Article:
Friday, November 19, 2004

Inflation is the early retiree’s biggest enemy

As time goes, the cost of living increases. Actually, this is not really true: prices are increasing, but wages generally increases at the same rate or, hopefully, at a higher rate (when this occurs in a society, it is getting richer).

As prices are increasing, you will need to withdraw more money from your portfolio after retirement. How much more? It is difficult to tell. It depends upon many factors: health of the economy, interest rates, natural disasters, international events, etc.

Year to year, indexes permit the assessment of the increase of the cost of living: these are averages taking into account a basket of goods and services. The most common one is the CPI: the Consumer Price Index. Typically, in the US and in Canada, the CPI increase between 2-3% each year.

However, be aware that this CPI is for a basket of goods and services that does not reflect your own expenses. For instance, the CPI is calculated using many components that are weighted to reflect their relative importance. Thus, food price weighs more in the CPI than travel fares. For instance, in this document:, each CPI’s component is provided along with their weight in the index for many US cities.

How to deal with inflation in your retirement plan
To plan how much money you need to save in order to retire, you need to take inflation into account. Most calculators suggest entering an average value for inflation (say 3%). Thus, each year, you would withdraw 3% more than the previous year.

However, the real inflation that is relevant for you is the annual increase of your budget. It doesn’t matter if, for instance, cigarettes price has increased 10% that year if you don’t smoke.

Personal inflation assessment technique #1
To assess how much prices have increased *for you*, I think the best way is to compare your actual budget with that of the previous year. There are two components in your budget changes:

· Inflation (same items or services cost more than before)
· Increase or decrease in expenses (for instance, you travel more than before).

While you don’t have any control over inflation, you have some control over your expenses. Thus, try to make sure that your budget doesn’t increase more than what you planned in terms of inflation.

Personal inflation assessment technique #2
Technique #1 has some benefits: it really takes into account the increase of your expenses from one year to another. However, it has a major drawback: your budget may be quite different year to year for many reasons. For instance, you may have to replace your old car. You may also have some home repairs. For this reason, I think that you should also use the CPI. For instance, if a given year the CPI has increased 3% from the previous year and that your budget has increased 4%, you can estimate that you spent an additional 1% “new money” that year. If it is the case and if you planned a lower increase in your retirement plan, you’ll need to make some adjustments the following year.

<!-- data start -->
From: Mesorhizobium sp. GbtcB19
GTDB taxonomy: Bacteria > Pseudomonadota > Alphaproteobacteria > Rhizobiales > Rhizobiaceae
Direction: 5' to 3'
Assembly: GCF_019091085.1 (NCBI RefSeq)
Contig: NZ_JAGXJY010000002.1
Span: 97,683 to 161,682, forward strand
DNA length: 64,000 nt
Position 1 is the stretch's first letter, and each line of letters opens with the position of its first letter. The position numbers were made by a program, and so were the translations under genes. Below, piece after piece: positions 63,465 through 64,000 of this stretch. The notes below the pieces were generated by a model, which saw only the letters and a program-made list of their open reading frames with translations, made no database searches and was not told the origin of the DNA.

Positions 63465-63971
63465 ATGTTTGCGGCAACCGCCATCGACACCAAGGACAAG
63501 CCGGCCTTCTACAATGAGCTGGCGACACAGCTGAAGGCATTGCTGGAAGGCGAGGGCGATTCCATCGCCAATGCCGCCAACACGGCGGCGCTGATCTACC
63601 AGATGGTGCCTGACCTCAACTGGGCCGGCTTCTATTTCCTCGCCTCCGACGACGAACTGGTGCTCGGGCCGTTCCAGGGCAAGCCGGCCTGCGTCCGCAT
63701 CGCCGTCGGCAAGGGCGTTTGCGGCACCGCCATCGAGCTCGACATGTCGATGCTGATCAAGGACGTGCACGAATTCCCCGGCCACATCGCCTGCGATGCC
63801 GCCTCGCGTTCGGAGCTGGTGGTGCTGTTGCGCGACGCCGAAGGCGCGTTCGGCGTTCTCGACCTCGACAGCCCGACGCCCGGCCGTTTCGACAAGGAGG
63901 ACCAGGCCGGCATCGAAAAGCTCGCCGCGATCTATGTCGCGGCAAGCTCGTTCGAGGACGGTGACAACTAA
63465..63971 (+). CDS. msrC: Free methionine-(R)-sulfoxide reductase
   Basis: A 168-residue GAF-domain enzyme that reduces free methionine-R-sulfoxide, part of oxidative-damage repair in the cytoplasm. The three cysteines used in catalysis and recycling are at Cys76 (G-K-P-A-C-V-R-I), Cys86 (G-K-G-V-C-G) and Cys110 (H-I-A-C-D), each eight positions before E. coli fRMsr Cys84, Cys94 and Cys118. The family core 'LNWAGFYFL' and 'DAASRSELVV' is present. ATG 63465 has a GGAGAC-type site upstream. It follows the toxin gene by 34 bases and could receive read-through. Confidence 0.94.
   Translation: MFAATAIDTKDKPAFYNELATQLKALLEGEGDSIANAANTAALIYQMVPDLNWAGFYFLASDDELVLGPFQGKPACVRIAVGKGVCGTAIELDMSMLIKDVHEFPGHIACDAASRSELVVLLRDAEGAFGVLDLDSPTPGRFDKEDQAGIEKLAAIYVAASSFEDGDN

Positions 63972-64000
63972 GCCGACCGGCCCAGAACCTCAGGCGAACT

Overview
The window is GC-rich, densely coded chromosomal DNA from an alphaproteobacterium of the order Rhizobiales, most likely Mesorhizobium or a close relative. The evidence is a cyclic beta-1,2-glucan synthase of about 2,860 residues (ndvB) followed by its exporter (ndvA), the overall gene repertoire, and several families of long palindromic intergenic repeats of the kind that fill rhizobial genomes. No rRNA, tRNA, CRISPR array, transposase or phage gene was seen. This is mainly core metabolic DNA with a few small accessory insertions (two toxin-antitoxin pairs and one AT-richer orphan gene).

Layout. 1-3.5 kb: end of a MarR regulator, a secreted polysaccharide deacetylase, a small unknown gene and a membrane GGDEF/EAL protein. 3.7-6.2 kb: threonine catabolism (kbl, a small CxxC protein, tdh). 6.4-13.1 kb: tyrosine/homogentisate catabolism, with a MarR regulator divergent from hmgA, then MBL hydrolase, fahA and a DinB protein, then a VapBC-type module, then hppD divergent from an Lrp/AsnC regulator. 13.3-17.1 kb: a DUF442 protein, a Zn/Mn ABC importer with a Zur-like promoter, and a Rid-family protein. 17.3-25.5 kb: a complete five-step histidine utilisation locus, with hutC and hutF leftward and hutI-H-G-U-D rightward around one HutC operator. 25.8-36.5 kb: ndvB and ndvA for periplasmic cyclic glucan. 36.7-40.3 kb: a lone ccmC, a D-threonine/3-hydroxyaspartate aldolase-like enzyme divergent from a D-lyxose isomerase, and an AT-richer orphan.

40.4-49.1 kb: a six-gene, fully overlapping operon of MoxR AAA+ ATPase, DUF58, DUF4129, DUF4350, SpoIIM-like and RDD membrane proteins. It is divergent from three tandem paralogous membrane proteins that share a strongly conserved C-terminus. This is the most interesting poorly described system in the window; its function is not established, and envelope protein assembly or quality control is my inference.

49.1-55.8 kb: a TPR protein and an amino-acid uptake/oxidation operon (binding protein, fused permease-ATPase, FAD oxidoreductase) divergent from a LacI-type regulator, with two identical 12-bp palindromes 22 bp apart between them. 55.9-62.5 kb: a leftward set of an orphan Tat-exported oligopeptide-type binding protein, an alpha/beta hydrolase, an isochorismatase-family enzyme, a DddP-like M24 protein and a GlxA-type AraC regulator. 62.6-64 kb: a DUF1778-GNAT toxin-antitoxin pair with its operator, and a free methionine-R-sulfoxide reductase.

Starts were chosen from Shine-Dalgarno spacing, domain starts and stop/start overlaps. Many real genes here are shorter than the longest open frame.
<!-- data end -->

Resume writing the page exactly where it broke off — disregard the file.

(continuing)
The best estimate of your personal inflation would be to split your budget into CPI components, along with their respective weights in your budget and to calculate your own CPI based on the data provided by the government for each component. Thus, if electricity makes 5% of your budget, you will be able to reflect the inflation for this component into your budget. The overall CPI provided by the government is a much more general measure which might not reflect your consumption habits. However, doing that is quite complicated and you need to be much disciplined to use it. At least, if you use the official CPI, use the figure for your geographical area.

Bottom line
Inflation should be taken into account in your ER plan. Actually, it is the most important pitfall that could break down your plan. If some year your expenses increase faster than what was planned, make adjustments (remember, you don’t have control over inflation, but you do over your expenses).


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